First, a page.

gig: a gitignore generator

If you are using git in your project, you probably know what is .gitignore. Since I never seem to be able to memorized gitignore’s pattern format correctly, when I needed to write a gitignore file for a specific project, I’ll visit github/gitignore in my web browser, search for gitignore file, open the file, copy its content, then finally paste it into my editor…

Using github/gitignore

As we can imagine, if you need to create gitignore file for multiple programming languages the process becomes very tedious.

A while back I was introduced to which is a web service that allows us to create gitignore file easily for multiple languages. also provides API access and very nice documentation on how to run from your command line. It was a huge upgrade and I’ve been using this tool since then. I even submitted a PR to gitignore direnv:

 Add direnv.gitignore #241

shihanng avatar

shihanng commented on Oct 03, 2019

Based on

Pull Request

Thank you for contributing to @dvcs/gitignore and

New or update

Select the appropriate check box for this pull request. This helps when merging to ensure there are no conflicts with other templates or misunderstandings of how thee template list works.


  • [x] Template – New .gitignore template
  • [ ] Composition – Template made from smaller templates
  • [ ] Inheritance – Template similar to an existing template
  • [ ] Patch – Template extending functionality of existing template


  • [ ] Template – Update existing .gitignore template


direnv is a tool that can load and unload environment variables based on the current working directory. It is commonly advised to not to include its configuration file .envrc into a public repository therefore having this in the gitignore will be very handy. The values are based on this documentation:

Thank you.

However, after the PR got merged, I found out that the change is not reflected in (yet). My guess is that the maintainer needs to “redeploy” the site in order to include the latest collections.

$ curl

# Created by
# Edit at

#!! ERROR: direnv is undefined. Use list command to see defined gitignore types !!#

# End of’s collections of gitignore templates are maintained in a separated repository: They are extensions of github/gitignore that include additional types known as .patch.stack. When I bumped into the error above, I wondered if I can somehow generate the gitignore file using the repository directly without the web service. Which then lead me deep into the rabbit hole and created gig

GitHub logo shihanng gig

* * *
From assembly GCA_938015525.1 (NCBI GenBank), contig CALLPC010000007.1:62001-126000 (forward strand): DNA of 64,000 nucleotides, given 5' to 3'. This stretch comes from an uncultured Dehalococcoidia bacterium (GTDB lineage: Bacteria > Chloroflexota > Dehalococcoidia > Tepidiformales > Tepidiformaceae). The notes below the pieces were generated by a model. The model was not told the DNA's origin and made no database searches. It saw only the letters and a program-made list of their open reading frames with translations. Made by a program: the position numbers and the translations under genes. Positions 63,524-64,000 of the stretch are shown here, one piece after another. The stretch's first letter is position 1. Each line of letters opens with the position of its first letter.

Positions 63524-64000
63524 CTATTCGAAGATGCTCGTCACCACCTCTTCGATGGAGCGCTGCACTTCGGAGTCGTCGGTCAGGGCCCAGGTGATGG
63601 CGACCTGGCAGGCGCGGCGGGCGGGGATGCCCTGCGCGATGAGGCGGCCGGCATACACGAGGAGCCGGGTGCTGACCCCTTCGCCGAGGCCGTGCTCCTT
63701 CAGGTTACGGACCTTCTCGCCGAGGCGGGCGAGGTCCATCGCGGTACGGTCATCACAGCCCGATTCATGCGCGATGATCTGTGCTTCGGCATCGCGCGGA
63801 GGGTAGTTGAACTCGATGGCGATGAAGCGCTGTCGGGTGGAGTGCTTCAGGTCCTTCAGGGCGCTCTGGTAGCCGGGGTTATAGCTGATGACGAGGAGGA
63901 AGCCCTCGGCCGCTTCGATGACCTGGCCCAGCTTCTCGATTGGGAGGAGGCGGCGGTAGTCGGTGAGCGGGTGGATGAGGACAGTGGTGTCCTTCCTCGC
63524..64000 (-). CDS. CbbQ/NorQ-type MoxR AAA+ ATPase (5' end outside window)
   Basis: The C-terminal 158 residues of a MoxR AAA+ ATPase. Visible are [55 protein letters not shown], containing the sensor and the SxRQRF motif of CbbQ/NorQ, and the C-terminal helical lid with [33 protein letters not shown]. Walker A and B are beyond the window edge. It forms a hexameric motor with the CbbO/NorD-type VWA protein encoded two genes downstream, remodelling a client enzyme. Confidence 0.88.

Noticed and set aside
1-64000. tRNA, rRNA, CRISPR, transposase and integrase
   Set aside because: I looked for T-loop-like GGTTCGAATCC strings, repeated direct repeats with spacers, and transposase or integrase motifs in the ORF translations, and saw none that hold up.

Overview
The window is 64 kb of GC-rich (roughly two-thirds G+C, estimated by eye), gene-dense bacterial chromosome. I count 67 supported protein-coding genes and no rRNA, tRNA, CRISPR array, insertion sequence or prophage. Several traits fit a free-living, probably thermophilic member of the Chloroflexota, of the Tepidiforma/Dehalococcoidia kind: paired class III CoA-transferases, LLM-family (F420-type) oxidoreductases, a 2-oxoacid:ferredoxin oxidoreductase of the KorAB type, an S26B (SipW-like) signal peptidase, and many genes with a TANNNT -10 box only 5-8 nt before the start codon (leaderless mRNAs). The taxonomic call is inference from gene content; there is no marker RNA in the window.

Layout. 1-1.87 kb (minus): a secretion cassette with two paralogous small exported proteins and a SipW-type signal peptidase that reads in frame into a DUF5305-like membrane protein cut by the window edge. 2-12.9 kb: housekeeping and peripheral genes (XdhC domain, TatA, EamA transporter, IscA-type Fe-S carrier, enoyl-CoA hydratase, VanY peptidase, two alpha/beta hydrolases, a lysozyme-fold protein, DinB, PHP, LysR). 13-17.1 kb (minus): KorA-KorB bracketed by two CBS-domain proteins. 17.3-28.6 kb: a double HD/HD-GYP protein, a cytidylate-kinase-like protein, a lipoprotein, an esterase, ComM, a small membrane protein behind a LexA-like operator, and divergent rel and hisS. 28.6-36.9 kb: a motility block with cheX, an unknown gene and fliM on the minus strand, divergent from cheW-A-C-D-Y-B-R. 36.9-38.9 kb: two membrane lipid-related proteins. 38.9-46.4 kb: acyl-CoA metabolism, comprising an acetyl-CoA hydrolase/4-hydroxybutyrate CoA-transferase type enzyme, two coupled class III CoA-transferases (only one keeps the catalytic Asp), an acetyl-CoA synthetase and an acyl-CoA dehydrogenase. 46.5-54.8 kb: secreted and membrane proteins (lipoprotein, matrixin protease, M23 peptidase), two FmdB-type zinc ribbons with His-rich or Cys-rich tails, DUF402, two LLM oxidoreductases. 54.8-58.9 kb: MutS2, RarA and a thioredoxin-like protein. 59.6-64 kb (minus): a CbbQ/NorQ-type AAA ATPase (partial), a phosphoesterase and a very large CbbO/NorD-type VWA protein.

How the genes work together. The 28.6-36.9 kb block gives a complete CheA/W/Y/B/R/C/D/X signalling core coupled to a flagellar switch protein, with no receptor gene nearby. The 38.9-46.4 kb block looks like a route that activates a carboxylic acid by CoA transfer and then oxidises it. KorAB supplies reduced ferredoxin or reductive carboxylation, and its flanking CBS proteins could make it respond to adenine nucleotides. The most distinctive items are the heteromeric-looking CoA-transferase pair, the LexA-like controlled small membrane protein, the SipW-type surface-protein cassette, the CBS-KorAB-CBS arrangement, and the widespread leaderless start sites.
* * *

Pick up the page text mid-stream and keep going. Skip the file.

Generate .gitignore files from your terminal (mostly) offline!

gig — .gitignore generator

  GitHub GitHub release (latest by date) Go Report Card Coverage Status

gig is a command line tool to help you create useful .gitignore files for your project It is inspired by and make use of the large collection of useful .gitignore templates of the web service This also means that gig supports the are four file types that recognizes Content generated by gig should match the one generated by except the order of stacks in which does not seem to guarantee any.


Prior to this project, I used to have one of these command lines in my .zshrc. However, problems I have with this command line are that

Therefore this tool is created to solve…

Introducing gig

gig is a CLI port of and make use of the large collection of .gitignore templates of mentioned above. This also means that gig supports all four file types that recognizes and generates contents of gitignore like does.


If you are on macOS and are using Homebrew,

brew install shihanng/gig/gig

For other platforms, download the pre-built binaries from the release page then place the binary in the $PATH e.g. /usr/local/bin.


The most direct way of using gig is to use the gen subcommand with a list of template names as arguments, e.g.

gig gen go terraform > .gitignore

Example above generates gitignore templates for Go and Terraform then redirects those into .gitignore file. With additional -f flag, we can omit the redirect part of the command. gig command will cache the content of repository into $XDG_CACHE_HOME/gig during the first run. This means that the next execute should work offline.

When we want to look for available templates, we can use the list command. It’s a pretty long list, so it works better with a pager:

gig list | less

There is also a search command which calls fzf -m internally on the list above and allows user to select (by pressing tab by default) the templates in fzf.

Finally there is the least useful autogen subcommand which was added just for fun.

gig autogen

It will look into the current directory and try to figure out what to gitignore. Internally it uses source{d}’s enry package for programming language detection (which itself is a port of GitHub’s linguist). Unfortunately it does not always work as expected:

  • It is not able to detect framework, e.g. .js files will be detected as javascript but there is not JavaScript gitignore template available.
  • go.mod and go.sum files will be detected as text for the reason mentioned in this PR.

gig started as a fun project to see how far I can go to build a CLI tool with the remix of

Now it is has become a tool that I will use it when starting a new project.

Please give it a try and I would love hear your feedback (via issues/PRs in project repository or comments in this post). If you like it, give it a ⭐ so that other people will hear about it.

Source: dev